You can abduct too much water with drainage and ditches.

Too little is certainly disastrous for agriculture and horticulture. But for that too, inventive ancestors devised useful solutions all over the world centuries ago. A pond at the lowest point is surely a good idea to collect and store rainwater. Canals and puddles were also dug at water mills to buffer sufficient supplies for milling. Aquatic plants and shrubs on the banks can provide shade and delay evaporation.

Water basements or citernes have been used in the Middle East and around the Mediterranean for 7,000 years. Castles on top of a rock also used this method (to still have stock even when besieged). These are jobs to work on together with an entire community. Even the Roman aqueducts and the Iranian qanats often buffered water in such reservoirs. Water basements were also laid in the Low Countries, often at churches that had a large roof area to collect rain. A (rain) well can suffice for a family. Nowadays, often a lot of barrels connected in cascade are used.

In Spain (Andalusia) the aljibe has been used for 2,000 years. Gullies in the slope lead the rainwater to a well that is protected against evaporation, pollution and animals (livestock) with a little house. (The āb anbār was used in Iran.)

Terracing is known from Peru to China. To prevent water and soil from draining, flat beds are made in the slope, sometimes resulting in huge staircases. Ridges or walls follow the steepness in the landscape. In modern agriculture, contour plowing is done in a similar way to limit erosion. In Limburg (Ne and Be) you can still find remains of graften (small and steep contour lines with dense bushes) that had the same function in the hilly landscape.

In Kenya there are projects that make dry soils fertile in a similar way. Justdiggit is a project in which communities dig (1,000’s!) holes in slopes to collect run-off rainwater. In this way it can infiltrate on site and those regions are greened. Fill the gaps with organic material (compost) and we recognize the Zai technique again.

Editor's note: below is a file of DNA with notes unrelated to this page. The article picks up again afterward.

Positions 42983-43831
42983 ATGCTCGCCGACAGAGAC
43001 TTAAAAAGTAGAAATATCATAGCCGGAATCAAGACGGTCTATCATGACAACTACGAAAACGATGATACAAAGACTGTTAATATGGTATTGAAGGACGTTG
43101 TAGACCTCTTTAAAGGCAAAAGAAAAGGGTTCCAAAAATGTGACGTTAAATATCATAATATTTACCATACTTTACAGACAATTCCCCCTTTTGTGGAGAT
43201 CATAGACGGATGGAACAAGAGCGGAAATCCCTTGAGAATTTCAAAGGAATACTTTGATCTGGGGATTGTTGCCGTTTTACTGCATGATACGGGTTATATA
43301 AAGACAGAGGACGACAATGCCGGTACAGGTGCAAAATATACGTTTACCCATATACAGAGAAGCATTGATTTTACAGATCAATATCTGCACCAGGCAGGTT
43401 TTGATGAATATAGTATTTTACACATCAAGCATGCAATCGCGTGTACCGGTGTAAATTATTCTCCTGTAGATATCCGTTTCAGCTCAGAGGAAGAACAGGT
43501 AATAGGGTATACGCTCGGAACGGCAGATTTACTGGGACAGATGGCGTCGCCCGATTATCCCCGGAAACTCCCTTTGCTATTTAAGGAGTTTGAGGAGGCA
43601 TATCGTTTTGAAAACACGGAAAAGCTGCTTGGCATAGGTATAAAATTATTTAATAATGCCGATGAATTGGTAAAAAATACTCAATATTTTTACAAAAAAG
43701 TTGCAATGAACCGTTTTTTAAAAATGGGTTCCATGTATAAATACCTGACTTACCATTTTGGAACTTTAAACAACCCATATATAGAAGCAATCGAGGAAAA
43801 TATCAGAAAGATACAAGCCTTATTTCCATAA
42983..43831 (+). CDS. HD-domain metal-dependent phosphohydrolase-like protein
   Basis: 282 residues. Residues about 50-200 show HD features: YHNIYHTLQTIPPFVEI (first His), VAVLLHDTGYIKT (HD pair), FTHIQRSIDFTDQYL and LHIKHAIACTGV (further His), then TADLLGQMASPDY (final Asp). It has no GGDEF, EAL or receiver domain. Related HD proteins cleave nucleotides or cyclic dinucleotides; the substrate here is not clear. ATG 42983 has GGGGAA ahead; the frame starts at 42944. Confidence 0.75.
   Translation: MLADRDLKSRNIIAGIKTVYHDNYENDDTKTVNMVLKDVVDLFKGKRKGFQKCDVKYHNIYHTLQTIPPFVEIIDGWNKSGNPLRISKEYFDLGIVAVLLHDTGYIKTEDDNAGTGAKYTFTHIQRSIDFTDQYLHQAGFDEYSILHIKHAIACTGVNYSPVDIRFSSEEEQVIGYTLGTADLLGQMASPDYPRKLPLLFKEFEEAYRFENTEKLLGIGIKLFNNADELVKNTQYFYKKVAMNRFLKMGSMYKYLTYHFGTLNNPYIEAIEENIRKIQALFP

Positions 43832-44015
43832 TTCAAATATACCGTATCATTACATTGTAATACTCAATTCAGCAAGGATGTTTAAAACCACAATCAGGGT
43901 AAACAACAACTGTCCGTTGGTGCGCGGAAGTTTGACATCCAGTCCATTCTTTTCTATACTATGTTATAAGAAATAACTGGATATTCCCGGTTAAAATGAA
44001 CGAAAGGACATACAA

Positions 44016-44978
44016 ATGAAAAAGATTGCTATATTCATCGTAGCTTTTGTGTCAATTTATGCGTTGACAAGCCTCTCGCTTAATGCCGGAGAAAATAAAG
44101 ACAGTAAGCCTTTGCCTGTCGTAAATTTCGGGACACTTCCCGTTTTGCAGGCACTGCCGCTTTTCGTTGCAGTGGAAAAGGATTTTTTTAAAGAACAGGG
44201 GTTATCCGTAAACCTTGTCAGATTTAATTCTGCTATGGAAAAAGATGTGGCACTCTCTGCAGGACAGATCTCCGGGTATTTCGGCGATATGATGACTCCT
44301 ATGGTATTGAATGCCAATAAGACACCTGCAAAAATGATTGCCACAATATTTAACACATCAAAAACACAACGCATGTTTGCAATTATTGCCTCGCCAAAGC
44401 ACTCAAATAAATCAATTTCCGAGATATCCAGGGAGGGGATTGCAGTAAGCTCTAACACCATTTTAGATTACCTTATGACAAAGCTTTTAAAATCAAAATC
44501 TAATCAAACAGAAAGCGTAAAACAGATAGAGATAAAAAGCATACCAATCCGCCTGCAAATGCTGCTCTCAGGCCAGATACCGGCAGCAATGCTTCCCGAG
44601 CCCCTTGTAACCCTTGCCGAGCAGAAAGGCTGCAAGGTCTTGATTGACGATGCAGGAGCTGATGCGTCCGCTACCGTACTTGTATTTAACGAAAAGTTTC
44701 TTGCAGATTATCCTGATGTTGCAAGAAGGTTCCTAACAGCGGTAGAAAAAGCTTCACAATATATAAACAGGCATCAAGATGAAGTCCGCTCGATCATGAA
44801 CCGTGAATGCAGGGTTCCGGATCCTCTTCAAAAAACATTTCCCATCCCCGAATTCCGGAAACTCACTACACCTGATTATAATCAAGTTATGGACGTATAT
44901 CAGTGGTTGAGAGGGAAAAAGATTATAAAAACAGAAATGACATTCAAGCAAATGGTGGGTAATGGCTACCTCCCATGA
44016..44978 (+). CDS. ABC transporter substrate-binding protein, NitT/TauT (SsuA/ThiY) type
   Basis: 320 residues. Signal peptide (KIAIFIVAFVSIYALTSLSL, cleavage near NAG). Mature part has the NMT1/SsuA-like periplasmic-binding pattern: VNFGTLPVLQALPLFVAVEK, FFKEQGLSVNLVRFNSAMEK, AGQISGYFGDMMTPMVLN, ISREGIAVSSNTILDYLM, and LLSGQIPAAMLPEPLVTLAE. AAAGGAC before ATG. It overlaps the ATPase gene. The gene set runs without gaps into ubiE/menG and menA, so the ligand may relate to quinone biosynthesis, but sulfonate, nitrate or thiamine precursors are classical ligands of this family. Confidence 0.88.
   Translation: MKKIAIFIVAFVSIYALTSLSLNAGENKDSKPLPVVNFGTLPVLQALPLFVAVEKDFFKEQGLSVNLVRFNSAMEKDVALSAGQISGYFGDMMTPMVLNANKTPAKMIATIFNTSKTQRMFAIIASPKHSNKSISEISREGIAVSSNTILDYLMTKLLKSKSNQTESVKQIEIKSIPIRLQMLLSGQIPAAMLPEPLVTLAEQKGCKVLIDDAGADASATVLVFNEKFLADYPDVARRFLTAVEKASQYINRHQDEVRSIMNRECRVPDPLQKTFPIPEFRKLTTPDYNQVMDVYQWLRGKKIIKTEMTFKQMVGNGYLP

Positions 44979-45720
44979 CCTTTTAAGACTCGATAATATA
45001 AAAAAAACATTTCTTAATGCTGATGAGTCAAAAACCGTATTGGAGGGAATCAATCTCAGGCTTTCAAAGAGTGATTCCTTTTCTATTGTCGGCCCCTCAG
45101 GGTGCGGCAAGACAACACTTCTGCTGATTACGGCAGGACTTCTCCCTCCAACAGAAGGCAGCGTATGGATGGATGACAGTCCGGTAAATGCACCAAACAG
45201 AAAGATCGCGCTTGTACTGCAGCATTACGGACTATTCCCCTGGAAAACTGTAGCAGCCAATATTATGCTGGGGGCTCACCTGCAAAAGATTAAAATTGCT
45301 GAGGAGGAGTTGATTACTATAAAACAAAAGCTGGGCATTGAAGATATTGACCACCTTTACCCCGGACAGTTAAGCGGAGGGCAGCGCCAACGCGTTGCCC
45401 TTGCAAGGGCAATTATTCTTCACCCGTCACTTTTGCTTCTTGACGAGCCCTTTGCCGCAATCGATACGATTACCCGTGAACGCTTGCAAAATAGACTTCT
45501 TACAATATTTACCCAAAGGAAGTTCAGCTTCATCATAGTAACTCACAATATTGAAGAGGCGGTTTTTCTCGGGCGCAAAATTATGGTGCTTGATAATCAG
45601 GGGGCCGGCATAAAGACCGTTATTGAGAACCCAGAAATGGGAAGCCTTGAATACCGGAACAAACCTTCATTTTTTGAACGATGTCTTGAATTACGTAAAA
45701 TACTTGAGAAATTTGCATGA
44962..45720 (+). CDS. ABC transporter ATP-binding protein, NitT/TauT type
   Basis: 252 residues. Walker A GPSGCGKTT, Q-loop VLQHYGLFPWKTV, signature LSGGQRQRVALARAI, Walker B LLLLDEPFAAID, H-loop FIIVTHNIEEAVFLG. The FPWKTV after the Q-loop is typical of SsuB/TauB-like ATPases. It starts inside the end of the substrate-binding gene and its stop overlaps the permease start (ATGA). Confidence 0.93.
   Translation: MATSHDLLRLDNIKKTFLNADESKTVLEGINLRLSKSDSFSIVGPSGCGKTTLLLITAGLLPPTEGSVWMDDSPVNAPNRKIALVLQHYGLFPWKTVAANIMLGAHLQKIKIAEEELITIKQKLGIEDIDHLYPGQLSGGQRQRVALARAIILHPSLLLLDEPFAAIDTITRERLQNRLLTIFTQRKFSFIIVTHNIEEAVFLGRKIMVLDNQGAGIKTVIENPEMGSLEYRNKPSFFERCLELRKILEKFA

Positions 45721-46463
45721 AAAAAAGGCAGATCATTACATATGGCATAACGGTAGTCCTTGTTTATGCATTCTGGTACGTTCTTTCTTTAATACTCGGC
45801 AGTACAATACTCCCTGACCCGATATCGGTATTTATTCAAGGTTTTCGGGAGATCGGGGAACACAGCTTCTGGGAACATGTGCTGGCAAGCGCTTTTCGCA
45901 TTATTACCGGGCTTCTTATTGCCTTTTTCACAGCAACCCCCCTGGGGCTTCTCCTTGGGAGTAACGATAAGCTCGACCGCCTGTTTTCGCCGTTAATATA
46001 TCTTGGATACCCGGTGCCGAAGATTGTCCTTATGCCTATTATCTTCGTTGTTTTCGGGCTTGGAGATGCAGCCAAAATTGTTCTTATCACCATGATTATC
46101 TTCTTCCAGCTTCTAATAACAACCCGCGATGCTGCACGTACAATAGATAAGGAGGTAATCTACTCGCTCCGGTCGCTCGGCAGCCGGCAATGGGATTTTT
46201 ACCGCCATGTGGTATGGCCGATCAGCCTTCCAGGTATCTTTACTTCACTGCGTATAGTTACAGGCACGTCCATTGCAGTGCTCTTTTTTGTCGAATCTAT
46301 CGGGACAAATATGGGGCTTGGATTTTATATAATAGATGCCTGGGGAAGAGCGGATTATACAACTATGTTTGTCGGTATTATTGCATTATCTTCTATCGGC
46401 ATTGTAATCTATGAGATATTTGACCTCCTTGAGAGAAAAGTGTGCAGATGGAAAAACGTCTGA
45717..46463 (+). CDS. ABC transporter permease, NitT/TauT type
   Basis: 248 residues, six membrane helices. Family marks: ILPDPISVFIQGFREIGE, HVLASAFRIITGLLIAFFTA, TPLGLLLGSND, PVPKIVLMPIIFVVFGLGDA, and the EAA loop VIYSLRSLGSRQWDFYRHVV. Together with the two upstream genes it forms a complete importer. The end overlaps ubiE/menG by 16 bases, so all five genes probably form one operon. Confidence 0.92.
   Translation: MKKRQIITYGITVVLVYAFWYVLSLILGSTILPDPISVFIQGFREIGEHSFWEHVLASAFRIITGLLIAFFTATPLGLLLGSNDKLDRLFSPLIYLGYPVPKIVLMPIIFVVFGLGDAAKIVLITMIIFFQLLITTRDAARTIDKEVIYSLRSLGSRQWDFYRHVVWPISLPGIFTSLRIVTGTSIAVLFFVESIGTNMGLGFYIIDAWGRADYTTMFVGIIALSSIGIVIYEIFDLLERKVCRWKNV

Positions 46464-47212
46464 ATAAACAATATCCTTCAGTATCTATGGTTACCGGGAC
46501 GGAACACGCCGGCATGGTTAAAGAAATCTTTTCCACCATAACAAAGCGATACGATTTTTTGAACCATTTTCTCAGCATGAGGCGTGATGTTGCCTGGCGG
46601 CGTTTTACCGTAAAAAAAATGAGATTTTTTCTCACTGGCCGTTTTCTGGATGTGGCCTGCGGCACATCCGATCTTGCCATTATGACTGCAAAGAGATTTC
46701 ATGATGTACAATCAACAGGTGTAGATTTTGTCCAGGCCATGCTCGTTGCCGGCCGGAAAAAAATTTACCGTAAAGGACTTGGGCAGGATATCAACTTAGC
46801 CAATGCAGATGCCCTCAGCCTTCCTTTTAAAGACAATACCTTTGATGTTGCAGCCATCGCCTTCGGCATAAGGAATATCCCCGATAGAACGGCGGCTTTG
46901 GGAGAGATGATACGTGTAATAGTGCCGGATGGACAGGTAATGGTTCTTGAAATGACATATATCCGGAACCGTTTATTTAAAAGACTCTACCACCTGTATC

vloeiweide‘Flooded meadows’ were made in our region. Brook-fed canals with parallel lateral taps were used to feed nutrient-rich (often calcium-rich, for hayland) water to poorer areas. A system of bulkheads on the side channels ensured that each site in turn received what it was entitled to. In many landscapes the (often dozens of) parallel canals can still be recognized. Often they were common use, were served by a municipal manager.

Floating gardens

Instead of bringing water to the garden, you can also bring the garden to the water.

Already in pre-Columbian times, the Aztecs were weaving rectangular rafts of reeds and filling them with sludge. The Chinampas (floating gardens) are one of the most intensive and productive farming systems ever developed. They were anchored by planting willows that took root in the marshy bottom of the lake.

Bangladesh has resumed the age-old technique of gardening on water. The rafts are made from bamboo sticks and (2 layers) water-purifying water hyacinth (Eichhornia crassipes) that hold sludge between the roots and form an earth layer. In addition, cow dung, sludge and compost come on top for the garden.

Floating gardens also exist on Inle Lake in Myanmar, Dal Lake in India and Sun-Moon Lake in Taiwan.

Modern hippies have made islands in the Netherlands and Germany from styrofoam, also from plastic bottles. It once seemed like a good idea, but I hate those plastics in our environment and food. Forget it!

Cloud milkers and mist catchers can also harvest water from the air.